Now that it’s almost NaNo time, I want to talk about something that’s probably one of the most important things a writer can have: backup. If your computer has ever crashed and burned and lost all your projects — or at least a big chunk of them — you probably know how important it is to back up often. (It’s happened to me too….ugh.)
But just knowing doesn’t mean you actually do it. So let’s talk about a tool that helps you back up automatically: Dropbox.
It’s probably one of the best tools out there for backup and syncing your projects on multiple computers and mobile devices. Furthermore, it’s available for Windows, Mac and Linux. So no matter what kind of OS you’re running, you can use it. And the best thing about it? It costs nothing, and the free version comes with a full suite of features.
To start with, you need to create an account. The account ID is tied to your email address. A lot of services and companies are prone to spam, but not Dropbox. I’ve yet to receive a single spam message in my inbox, and I’ve been using Dropbox for over a year now.
Once you download Dropbox and install it, it will run seamlessly in the background and automatically back up all your files to a designated directory (or a folder). It’s very intelligently designed, so it updates only the files that have been changed since the last backup. This ensures that it doesn’t suck up all your computer’s processing power, so the programs you’re really interested in — such as Word or Tweetdeck (for those of you interested in social media…or maybe just procrastination) — can run as fast as possible.
In addition, Dropbox lets you automatically access the latest version of your work on other devices.
For example: Let’s say, you wrote 2,000 words on Computer #1. Then you decided that you want to continue working on the manuscript from Computer #2. Without Dropbox, you’d have to get a memory stick and transfer the manuscript file over, send it to yourself via email, etc. But with Dropbox, you can just go to Computer #2 and open up the file, so long as you have the Dropbox program on both computers.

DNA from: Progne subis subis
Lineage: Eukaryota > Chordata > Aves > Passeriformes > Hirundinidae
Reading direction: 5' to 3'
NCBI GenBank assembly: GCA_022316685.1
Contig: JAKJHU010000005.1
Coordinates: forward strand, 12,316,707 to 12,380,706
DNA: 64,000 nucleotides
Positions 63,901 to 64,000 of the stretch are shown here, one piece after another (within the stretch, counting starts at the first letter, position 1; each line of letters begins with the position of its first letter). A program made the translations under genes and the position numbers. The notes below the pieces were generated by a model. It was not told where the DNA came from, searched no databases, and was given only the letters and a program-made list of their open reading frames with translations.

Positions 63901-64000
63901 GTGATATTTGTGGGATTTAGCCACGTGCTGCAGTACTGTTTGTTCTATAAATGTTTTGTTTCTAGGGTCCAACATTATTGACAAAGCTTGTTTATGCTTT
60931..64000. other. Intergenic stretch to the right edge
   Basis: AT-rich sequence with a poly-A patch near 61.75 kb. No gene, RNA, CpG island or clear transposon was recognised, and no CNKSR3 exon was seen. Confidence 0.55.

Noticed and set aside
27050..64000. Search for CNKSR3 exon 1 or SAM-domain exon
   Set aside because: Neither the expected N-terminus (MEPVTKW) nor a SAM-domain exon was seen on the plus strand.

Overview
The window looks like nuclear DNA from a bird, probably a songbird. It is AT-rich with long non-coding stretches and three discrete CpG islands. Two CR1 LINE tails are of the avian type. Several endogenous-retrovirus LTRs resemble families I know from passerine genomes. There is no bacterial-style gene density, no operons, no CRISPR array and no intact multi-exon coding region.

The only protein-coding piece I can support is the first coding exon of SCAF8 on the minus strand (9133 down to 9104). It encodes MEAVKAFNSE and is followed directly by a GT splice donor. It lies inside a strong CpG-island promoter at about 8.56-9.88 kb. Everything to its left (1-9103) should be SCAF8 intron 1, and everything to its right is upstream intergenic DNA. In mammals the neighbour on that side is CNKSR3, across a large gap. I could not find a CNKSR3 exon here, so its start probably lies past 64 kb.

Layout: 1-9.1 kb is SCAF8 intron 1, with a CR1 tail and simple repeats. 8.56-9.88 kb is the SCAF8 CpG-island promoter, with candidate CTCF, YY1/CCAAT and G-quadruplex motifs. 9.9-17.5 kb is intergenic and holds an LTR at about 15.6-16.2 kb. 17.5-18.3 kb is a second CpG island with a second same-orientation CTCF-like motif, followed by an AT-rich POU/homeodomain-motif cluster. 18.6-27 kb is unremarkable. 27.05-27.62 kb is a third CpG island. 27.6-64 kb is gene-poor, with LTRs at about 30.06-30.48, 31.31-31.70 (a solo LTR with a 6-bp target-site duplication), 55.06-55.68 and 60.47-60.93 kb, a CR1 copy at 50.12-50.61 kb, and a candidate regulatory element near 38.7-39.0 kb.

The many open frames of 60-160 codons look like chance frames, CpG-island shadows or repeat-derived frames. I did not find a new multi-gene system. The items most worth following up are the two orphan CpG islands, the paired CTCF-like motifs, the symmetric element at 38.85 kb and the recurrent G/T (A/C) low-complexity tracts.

Later, if you want to review the manuscript on your iPad, you can do so by accessing the file using the Dropbox app. See how convenient and easy this is?
If you want to share your manuscript with another person and allow them to edit, you can share only that file by putting it in the Public folder and giving them a special link for it. This can be done easily via the Dropbox web interface or by right-clicking on the file.
Finally — if you ever decide that the latest version of your file is garbage and you must get a previous version back, it can be done. Access the web interface for file history or right-click on the file on your computer for version history. Using this feature, you can even undelete files you’ve gotten rid of accidentally.
A note on pricing: The Dropbox basic plan is free and gives you up to 2GB of storage. That’s usually enough for most writers to back up their manuscripts and notes. If you need more storage space, you can always upgrade to their paid plans. The paid plans can be pricey (almost $100 per year for the cheapest plan), but you get at least 50GB.
A note on tech support: The Dropbox website is full of helpful articles to help you out, should you feel lost. (Though I doubt you will since the program is very intuitive.) Almost all of their help articles contain screenshots, which I found useful. I’ve never had to email their tech support because their web articles are just that great.
Final verdict — Give Dropbox a try to back up your data and sync your files across multiple devices. At $0.00, you can’t beat its pricing or features.